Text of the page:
The bombing of the government building in Oslo has evoked memories of Timothy McVeigh’s attack on the Oklahoma City federal building 16 years ago.
The explosion at the Alfred P. Murrah Federal Building on April 19, 1995 killed 168 people and injured more than 600.
McVeigh was convicted on federal murder charges and executed in 2001.
McVeigh’s Army friend, Terry Nichols, was convicted on federal and state bombing-related charges and is serving multiple life sentences at a federal prison in Colorado.
McVeigh was stopped on Interstate 35 by Oklahoma highway patrol trooper Charlie Hanger on the day of the bombing because his 1977 Mercury Marquis did not have a licence plate.
Hanger went on to be elected sheriff of Noble County, Oklahoma, in 2004.
McVeigh, a US Army veteran and security guard, was 26 when he carried out the attack by detonating a lorry bomb outside the building.
It was said to be the deadliest act of terrorism within the United States before the September 11, 2001 attacks.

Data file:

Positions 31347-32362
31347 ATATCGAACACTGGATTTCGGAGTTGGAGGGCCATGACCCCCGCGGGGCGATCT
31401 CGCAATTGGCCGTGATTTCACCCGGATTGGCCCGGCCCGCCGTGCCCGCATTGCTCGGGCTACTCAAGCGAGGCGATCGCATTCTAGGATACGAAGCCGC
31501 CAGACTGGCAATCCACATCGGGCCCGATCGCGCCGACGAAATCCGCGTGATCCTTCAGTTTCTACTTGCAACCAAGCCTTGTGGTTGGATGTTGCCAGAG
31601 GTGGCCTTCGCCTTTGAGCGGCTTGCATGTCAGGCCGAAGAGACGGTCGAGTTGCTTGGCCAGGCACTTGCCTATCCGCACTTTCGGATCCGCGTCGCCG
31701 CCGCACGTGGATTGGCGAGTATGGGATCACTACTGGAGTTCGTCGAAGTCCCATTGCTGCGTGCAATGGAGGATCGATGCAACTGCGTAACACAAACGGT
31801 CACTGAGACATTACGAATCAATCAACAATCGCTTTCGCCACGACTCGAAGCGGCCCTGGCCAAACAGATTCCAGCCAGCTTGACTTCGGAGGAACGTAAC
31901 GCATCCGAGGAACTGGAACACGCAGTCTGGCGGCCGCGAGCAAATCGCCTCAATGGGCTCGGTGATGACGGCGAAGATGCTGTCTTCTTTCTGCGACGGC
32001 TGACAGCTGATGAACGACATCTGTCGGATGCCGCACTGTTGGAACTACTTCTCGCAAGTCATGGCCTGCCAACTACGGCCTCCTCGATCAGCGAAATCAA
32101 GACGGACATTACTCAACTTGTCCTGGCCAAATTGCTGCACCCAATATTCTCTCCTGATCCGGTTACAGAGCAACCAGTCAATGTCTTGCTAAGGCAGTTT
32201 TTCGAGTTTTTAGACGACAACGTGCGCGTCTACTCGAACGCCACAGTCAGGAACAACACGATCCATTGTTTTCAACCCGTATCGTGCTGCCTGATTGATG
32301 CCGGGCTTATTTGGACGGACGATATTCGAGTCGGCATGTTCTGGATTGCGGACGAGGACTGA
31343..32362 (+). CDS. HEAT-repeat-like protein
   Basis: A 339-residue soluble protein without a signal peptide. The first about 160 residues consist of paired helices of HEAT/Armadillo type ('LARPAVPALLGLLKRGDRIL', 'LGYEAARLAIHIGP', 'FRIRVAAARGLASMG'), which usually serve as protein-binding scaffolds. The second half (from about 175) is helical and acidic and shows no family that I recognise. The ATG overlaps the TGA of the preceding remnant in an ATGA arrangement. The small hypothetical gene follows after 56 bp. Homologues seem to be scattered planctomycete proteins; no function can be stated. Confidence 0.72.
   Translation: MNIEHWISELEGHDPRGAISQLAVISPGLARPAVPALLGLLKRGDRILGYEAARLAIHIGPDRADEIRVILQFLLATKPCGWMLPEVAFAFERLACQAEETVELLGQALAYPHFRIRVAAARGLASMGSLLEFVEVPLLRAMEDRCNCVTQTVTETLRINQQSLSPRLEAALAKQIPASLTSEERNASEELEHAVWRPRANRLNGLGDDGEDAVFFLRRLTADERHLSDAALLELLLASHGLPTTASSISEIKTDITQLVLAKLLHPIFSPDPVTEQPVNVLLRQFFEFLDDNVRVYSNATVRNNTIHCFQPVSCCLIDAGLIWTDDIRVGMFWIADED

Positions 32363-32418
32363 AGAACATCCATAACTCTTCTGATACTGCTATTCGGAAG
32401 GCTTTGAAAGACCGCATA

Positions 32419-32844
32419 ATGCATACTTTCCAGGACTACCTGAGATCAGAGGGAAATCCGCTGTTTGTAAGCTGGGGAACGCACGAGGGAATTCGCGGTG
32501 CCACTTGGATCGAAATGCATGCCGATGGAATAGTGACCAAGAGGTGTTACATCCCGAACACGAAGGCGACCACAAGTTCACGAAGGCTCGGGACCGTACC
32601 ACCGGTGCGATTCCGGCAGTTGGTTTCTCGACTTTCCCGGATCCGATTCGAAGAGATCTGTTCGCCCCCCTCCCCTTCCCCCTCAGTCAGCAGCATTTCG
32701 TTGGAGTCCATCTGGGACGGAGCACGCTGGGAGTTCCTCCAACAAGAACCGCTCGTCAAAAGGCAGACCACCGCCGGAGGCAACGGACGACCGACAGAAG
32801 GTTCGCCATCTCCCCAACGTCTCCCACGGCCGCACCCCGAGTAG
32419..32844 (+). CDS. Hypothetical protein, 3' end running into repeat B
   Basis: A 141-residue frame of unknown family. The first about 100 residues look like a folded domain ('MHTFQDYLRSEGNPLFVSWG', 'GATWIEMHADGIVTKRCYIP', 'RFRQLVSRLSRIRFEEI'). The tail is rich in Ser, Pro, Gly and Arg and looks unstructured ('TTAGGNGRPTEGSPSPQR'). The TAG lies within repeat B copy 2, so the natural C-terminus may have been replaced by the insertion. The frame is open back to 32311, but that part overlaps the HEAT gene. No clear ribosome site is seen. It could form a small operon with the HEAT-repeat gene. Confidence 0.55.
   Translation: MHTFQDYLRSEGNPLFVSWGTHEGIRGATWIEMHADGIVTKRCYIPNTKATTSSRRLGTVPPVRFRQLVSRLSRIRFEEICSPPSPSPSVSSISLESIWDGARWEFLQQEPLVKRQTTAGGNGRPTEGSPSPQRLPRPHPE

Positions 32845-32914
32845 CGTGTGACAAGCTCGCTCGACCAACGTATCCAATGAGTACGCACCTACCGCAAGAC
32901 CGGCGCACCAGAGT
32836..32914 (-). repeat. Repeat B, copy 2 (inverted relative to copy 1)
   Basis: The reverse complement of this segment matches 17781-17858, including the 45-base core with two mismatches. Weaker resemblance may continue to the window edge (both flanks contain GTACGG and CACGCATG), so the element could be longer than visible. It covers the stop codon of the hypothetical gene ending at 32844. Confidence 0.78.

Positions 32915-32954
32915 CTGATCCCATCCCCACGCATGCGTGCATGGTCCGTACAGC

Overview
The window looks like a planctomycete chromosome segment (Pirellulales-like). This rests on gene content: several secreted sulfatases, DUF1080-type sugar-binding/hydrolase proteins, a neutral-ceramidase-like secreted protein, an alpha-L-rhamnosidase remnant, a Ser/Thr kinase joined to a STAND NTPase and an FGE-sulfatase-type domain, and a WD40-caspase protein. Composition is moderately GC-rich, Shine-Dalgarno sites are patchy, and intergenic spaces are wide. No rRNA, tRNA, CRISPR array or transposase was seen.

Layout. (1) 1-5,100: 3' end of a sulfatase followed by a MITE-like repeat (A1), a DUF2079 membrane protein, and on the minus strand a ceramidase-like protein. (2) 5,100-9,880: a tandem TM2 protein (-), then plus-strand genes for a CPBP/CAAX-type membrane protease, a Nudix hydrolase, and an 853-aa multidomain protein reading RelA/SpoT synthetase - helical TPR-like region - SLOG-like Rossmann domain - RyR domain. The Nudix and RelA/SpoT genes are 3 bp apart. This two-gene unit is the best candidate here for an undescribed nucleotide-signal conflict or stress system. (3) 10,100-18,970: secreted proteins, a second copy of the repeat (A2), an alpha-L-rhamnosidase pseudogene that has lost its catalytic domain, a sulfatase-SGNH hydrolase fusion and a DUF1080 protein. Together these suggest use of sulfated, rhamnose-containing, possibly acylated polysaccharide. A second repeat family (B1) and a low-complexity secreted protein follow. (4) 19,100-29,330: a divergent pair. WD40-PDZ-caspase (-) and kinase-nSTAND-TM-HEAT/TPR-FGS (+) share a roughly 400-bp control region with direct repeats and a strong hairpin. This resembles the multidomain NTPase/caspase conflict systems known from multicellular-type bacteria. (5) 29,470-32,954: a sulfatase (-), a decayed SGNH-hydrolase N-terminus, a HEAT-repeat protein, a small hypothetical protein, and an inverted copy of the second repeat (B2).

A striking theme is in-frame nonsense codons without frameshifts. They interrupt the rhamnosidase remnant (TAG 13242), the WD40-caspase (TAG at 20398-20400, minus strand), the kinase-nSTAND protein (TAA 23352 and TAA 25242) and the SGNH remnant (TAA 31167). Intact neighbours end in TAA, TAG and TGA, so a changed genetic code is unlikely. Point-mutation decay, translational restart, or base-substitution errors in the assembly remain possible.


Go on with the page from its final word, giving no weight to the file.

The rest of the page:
McVeigh was seeking revenge against the federal government for the way it handled the siege at Waco in Texas, which ended in the deaths of 76 people exactly two years earlier.
The siege had begun in February 1993 when the US Bureau of Alcohol, Tobacco, Firearms and Explosives tried to execute a search warrant at a ranch run by the Branch Davidian religious sect at Mount Carmel, near Waco.
A gun battle broke out in which four agents and six Branch Davidians were killed.
A siege was initiated by the FBI , which ended 50 days later when a second assault on the compound was made and a fire destroyed it.
McVeigh drove to Waco during the crisis to show his support for those under siege. He distributed pro-gun rights literature and bumper stickers, such as “When guns are outlawed, I will become an outlaw”.